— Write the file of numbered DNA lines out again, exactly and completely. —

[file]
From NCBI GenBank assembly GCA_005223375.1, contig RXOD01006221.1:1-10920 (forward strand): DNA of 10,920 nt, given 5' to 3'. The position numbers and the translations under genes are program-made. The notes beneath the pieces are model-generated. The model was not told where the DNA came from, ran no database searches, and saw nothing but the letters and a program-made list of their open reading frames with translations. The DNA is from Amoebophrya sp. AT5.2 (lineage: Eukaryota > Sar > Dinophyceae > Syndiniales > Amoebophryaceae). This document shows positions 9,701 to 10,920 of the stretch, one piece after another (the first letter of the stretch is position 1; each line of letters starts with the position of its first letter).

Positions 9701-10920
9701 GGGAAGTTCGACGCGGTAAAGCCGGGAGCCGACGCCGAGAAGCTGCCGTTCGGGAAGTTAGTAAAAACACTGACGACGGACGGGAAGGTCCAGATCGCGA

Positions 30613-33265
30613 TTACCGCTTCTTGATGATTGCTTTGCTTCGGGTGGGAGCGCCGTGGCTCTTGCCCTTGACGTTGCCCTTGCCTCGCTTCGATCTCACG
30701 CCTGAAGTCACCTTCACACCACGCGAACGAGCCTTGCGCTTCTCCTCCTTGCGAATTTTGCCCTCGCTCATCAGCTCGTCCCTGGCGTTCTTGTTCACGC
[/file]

From NCBI GenBank assembly GCA_005223375.1, contig RXOD01006221.1:1-10920 (forward strand): DNA of 10,920 nt, given 5' to 3'. The position numbers and the translations under genes are program-made. The notes beneath the pieces are model-generated. The model was not told where the DNA came from, ran no database searches, and saw nothing but the letters and a program-made list of their open reading frames with translations. The DNA is from Amoebophrya sp. AT5.2 (lineage: Eukaryota > Sar > Dinophyceae > Syndiniales > Amoebophryaceae). This document shows positions 9,701 to 10,920 of the stretch, one piece after another (the first letter of the stretch is position 1; each line of letters starts with the position of its first letter).

Positions 9701-10920
9701 GGGAAGTTCGACGCGGTAAAGCCGGGAGCCGACGCCGAGAAGCTGCCGTTCGGGAAGTTAGTAAAAACACTGACGACGGACGGGAAGGTCCAGATCGCGA

Positions 30613-33265
30613 TTACCGCTTCTTGATGATTGCTTTGCTTCGGGTGGGAGCGCCGTGGCTCTTGCCCTTGACGTTGCCCTTGCCTCGCTTCGATCTCACG
30701 CCTGAAGTCACCTTCACACCACGCGAACGAGCCTTGCGCTTCTCCTCCTTGCGAATTTTGCCCTCGCTCATCAGCTCGTCCCTGGCGTTCTTGTTCACGC